In the pagan Roman religion, preceding Christianity, emperors were titled Pontefex Maximus, (Bridge Builder - or Pathfinder - in Chief to the Gods). Pontifex Maximus or "Supreme Pontif" also means "Pope". The emperors would cynically read entrails of birds etc, in order to influence the masses.
Hinduism and Buddhism played a role in the control of other ethnicities within their society by the Aryan conquerors. Shintoism modified Buddhism in order to preserve military order and the castes in Japan.
What we can see from this is that even the origins of cultural values that people take for granted are very often tools of control, deliberately thought up by others who may have a partially nihilistic outlook. These values are sometimes created to help the group survive, and sometimes created to make a group self destruct.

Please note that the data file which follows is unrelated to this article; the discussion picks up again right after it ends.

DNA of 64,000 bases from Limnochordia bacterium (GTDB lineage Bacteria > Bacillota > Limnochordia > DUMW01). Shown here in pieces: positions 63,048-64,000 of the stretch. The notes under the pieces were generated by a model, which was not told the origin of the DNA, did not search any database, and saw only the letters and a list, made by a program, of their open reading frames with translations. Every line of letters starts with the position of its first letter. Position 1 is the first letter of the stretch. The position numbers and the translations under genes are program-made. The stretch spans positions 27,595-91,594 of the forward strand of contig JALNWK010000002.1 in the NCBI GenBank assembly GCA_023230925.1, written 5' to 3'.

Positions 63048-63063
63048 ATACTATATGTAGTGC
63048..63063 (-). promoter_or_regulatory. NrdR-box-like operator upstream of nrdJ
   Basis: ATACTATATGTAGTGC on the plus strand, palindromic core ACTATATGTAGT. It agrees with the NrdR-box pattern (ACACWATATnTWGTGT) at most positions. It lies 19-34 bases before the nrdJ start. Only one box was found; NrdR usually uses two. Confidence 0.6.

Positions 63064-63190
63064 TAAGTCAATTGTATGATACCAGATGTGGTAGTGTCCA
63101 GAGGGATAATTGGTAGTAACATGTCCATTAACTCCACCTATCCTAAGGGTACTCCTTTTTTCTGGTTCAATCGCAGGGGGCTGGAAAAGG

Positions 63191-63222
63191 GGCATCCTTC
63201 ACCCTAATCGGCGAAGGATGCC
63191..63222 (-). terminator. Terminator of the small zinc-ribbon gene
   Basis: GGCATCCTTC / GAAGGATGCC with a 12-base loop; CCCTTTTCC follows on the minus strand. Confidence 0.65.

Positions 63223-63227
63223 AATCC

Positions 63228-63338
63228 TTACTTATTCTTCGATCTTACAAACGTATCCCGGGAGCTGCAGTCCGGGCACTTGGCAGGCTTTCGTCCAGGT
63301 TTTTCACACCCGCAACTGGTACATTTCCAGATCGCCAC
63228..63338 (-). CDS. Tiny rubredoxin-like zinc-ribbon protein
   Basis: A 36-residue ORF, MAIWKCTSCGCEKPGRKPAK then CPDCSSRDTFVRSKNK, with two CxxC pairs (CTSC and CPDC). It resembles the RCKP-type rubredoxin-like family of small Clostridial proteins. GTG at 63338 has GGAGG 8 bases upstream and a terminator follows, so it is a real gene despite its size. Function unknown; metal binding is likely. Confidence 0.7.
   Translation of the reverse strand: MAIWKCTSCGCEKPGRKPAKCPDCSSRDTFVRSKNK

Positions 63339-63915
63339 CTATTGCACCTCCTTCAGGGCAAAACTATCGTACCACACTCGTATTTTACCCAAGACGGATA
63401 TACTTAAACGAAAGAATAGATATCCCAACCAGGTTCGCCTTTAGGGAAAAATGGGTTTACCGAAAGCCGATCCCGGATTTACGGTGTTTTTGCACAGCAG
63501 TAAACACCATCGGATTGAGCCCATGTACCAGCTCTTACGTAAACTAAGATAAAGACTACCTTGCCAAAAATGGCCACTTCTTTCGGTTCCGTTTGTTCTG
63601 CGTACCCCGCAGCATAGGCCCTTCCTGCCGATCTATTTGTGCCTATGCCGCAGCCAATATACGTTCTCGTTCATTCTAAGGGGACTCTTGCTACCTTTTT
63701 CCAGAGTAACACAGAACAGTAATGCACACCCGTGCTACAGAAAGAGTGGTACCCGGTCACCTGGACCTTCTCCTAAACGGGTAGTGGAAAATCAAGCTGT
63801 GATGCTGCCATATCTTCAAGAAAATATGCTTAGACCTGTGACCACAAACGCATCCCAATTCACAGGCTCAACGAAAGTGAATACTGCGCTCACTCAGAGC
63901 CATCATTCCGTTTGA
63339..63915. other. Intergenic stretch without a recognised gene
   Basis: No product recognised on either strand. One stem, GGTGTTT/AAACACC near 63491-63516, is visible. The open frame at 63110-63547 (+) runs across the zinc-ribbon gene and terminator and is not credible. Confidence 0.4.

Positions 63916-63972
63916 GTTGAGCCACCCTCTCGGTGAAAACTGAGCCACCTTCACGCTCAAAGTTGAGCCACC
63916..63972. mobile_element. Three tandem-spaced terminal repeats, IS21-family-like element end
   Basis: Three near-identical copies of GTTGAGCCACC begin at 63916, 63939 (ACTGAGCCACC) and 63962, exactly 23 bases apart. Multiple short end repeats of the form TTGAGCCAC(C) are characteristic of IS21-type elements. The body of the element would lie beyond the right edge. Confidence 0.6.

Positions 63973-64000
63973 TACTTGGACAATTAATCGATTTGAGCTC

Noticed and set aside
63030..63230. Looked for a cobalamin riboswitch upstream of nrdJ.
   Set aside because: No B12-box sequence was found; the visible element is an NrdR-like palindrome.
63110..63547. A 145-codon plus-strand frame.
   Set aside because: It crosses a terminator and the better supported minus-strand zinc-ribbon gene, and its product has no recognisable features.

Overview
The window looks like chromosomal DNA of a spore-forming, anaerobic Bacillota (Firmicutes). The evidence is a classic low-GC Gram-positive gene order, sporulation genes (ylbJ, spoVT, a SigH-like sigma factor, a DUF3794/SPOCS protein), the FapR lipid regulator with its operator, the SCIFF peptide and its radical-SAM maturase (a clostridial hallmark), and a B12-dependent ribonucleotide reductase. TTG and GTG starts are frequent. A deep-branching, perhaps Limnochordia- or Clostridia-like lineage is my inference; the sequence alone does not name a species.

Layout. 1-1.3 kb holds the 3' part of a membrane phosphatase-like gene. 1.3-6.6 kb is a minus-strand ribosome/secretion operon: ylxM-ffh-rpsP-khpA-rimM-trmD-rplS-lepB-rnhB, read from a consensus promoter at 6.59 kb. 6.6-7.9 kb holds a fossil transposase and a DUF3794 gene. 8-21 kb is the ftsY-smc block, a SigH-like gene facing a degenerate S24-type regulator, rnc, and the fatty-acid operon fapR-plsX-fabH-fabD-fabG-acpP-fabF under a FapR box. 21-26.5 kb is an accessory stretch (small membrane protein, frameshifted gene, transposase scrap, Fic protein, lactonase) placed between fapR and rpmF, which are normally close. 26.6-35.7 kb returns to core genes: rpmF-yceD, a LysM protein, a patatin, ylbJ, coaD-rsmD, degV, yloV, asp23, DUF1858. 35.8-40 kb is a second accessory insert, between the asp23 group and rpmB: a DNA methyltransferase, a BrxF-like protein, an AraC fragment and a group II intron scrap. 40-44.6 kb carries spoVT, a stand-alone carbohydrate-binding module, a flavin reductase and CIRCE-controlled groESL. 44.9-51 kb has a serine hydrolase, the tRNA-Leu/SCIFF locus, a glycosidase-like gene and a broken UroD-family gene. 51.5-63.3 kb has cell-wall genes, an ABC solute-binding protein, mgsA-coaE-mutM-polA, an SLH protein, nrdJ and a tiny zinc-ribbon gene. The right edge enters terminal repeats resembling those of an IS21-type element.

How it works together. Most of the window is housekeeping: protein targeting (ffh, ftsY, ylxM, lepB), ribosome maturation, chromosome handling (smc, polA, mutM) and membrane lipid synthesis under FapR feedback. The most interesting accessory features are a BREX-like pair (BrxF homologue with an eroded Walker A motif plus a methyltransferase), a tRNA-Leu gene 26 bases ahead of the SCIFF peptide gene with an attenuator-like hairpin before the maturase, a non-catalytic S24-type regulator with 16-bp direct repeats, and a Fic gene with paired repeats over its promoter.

Most of the values of modern society can be seen to be destructive. These values are both liberal and secular as well as Judeo Christian: suicidally obsessed with liberty, equality and humanitarianism (until such time as it becomes more useful to our tyranical governments to cease this charade) while promoting materialistic exploitation of the planet's precious resources. The conscious nihilist wants to stop the crowd following their destructive values, yet clearly cannot expect the masses to embrace nihilism. The solution is to set to work eliminating the undesirable elements that make up the crowd, while imposing new values as beliefs in much the same way that religions do. It was in this kind of situation (a need to impose order by way of telling people what to think) that religions have been devised before. Strange as it may seem, perhaps one of our purposes as nihilists today could be to get others to accept our values as beliefs rather than as reality-based conclusions, and to replace one faith with another faith in their tiny minds.
26 September, 2006